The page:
First and foremost, Aomori is famous for its apples. It's also known for tuna, scallops, abalone, garlic, canola, and its unique herd of hardcore wild horses. My town's thing was the "squid curtains" lining the seashore. Aomori is also famous for its snow. Wind sweeps directly across the Sea of Japan from Siberia and dumps snow throughout the prefecture, especially in the Tsugaru region where I was. There are multiple ski resorts, and Mt. Hakkoda outside Aomori City is renowned for the "snow monsters" formed from the snow ensconced trees. For scenic beauty, Aoike ("Blue Pond") and the Shirakami Sanchi mountains on the western side, Lake Towada in the center, and the mysterious Osorezan ("Mount Fear") in the axe-shaped Shimokita Peninsula are well worth a view. Since the prefecture caps the island of Honshū, it is a spectacular location for both sunrises and sunsets over the open water. Aomori also boasts excellent Jomon archaeological sites, including Japan's largest at Sannai Maruyama just outside Aomori City. And, of course, the autumn leaves, cherry blossoms, and snow lanterns at Hirosaki Castle are exquisite. Aomori also claims to have Jesus' actual tomb, just next to Lake Towada. 


    Did you pick up any of the regional dialects? What are some of your favorite words or phrases?

    I think every JET in the Tsugaru region picked up at least a few words. I will still sometimes use me-kya for "tasty," or heba na for "goodbye." I was so focused on learning standard Japanese that I didn't take much effort to learning Tsugaru-ben, though, and now I wish I had. That said, an enterprising JET a few years before me made a small dictionary, which I still keep stored with my other Japanese texts.

    If you were to return to live in Japan, would you choose to live in that same prefecture?


    Probably not, but that is because my research interests lie further southeast around Nara. Nonetheless, Aomori is so special to me, and I have been considering a particular research topic that would give me an excuse to take a research trip back there!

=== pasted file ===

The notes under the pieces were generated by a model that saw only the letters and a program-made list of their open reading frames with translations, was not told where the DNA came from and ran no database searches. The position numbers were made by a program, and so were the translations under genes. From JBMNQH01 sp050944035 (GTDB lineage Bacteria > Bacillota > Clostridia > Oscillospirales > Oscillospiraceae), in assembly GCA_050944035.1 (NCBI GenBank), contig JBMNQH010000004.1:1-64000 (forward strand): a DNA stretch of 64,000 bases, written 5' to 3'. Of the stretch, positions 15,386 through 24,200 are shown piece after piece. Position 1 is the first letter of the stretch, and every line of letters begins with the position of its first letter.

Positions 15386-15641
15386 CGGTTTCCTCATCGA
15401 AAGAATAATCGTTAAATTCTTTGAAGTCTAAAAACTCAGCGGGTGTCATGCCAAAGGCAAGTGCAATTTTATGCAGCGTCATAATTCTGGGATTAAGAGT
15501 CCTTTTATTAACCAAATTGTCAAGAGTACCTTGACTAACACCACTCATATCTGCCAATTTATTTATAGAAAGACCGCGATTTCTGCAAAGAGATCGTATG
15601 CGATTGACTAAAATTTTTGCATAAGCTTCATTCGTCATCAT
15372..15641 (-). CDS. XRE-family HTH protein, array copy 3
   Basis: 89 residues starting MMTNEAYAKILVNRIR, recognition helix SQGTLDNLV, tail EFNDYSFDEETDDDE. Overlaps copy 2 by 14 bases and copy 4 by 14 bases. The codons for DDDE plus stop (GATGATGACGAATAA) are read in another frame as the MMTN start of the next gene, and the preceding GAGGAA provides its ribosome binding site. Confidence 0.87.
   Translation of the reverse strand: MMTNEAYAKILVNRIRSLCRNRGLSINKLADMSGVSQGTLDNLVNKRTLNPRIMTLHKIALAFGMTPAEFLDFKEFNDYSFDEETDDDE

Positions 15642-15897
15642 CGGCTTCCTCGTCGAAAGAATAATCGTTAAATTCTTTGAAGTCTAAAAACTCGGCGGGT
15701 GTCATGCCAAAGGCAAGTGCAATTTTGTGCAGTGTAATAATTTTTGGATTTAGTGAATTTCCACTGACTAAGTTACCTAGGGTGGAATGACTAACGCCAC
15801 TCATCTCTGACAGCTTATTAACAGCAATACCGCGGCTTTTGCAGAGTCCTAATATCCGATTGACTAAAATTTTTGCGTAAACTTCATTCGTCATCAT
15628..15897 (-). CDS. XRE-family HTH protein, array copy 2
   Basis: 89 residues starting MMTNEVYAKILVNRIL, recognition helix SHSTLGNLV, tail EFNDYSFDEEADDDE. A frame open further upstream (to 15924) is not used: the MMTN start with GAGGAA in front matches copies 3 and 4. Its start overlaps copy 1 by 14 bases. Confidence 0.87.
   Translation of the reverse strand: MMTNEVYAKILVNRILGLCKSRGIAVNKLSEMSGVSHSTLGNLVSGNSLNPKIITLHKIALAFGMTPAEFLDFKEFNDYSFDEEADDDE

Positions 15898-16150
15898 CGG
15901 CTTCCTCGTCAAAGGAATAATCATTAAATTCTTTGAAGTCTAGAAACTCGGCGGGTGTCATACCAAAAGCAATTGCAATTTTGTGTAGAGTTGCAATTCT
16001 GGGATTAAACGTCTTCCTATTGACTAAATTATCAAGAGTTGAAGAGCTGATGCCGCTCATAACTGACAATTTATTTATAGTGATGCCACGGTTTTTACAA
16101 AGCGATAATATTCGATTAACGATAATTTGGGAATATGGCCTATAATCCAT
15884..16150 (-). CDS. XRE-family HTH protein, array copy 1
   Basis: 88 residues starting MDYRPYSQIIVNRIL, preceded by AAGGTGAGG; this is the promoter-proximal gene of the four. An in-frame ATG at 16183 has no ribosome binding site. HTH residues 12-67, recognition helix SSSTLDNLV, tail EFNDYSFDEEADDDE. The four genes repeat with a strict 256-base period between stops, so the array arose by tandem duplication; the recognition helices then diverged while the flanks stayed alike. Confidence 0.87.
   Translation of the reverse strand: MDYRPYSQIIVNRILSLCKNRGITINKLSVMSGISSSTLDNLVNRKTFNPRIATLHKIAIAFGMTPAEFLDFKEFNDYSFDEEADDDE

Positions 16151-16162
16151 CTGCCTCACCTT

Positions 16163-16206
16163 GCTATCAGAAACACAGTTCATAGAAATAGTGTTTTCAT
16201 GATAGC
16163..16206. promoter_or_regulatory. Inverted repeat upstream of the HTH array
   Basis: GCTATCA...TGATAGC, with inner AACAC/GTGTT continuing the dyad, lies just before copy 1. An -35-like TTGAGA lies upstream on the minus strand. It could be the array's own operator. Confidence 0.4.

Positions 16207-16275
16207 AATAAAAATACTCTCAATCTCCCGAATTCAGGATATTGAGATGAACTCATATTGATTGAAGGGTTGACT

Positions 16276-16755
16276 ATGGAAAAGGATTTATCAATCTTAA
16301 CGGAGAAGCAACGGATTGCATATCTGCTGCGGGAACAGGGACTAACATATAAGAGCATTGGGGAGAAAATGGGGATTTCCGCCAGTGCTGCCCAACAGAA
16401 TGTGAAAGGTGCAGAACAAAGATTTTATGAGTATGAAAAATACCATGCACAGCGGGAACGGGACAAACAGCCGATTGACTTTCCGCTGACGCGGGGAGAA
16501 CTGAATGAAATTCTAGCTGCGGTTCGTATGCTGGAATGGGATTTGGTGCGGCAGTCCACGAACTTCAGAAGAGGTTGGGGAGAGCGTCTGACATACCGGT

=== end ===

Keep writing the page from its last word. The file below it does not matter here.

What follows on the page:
How has your connection in relation to Japan changed since living in Japan?

    I didn't really have a connection to Japan before JET, and I haven't NOT had that connection since JET. While my goal of becoming a professor has never wavered, my experiences as a JET made me want to be part of the process from the other side. For that reason, I put my educational aspirations on hold for four years and took a job at the Consulate General of Japan in Miami, where I served as the JET Coordinator for the State of Florida. When the Great East Japan Earthquake occurred in 2011, I was the only member of the consulate with a direct connection to Tōhoku, where the earthquakes and tsunami caused the greatest damage. I could picture some of the towns that were demolished, especially as I was working to verify the safety of the JETs and Monbukagakushō scholars who had departed through my office. While that was among the most intense and challenging experiences of my life, it also reaffirmed the emotional tie I have to that part of Japan. Since leaving the consulate to pursue my PhD, I have visited Japan several times for language training and research. I also occasionally help with JET recruiting and supporting JET applicants, and I'm happy to participate in JETAA activities when I have the time and opportunity to do so.



  • 17 Dec 2020 4:07 PM | Anonymous


    Where were you in Japan as a JET and when?

    Sapporo, Hokkaido, 2010-2014

    What sparked your interest in applying for the JET program?

    I was a Japanese major and went to Akita International University 

    for a yearlong exchange, and during that time befriended local JETs and learned a lot about the Program. When I boarded my flight home, I told myself I had to come back to Japan, and that was when I started to seriously consider applying for JET.

    What are some of the things your prefecture is known for? Ex. food, hotspots, etc.

    Hokkaido is known as a home to Ainu people, an indegenous group of Japan. There are many famous foods due to being a huge producer of agricultural and dairy products — ramen, milk, ice cream, cheese, confections... the list goes on. Hokkaido's powder snow and abundance of natural beauty has made the island an increasingly international tourist destination.

    Did you pick up any of the regional dialects? What are some of your favorite words or phrases?

    I did not learn Hokkaido-ben, as it's supposedly more spoken in the coastal areas. Still, even in Sapporo, there are a few words everyone uses, such as なげる (nageru, "to throw") which also means "to throw away (garbage)" in Hokkaido. Corn is famous, and is often referred to as とうきび (toukibi). One of my favorites is なまら (namara, "very"). 

    If you were to return to live in Japan, would you choose to live in that same prefecture?

    If fate worked out that way, I would love to go back. But I'd also be open to gaining a new experience/perspective somewhere in Honshu.

    How has your connection in relation to Japan changed since living in Japan?

    After JET, I stayed in Sapporo for 4 more years, so Japan has become a big part of my life. I've maintained that deep connection through my involvement in the local Japan community, including working with the Portland-Sapporo Sister City Association and Portland JET Alumni Association.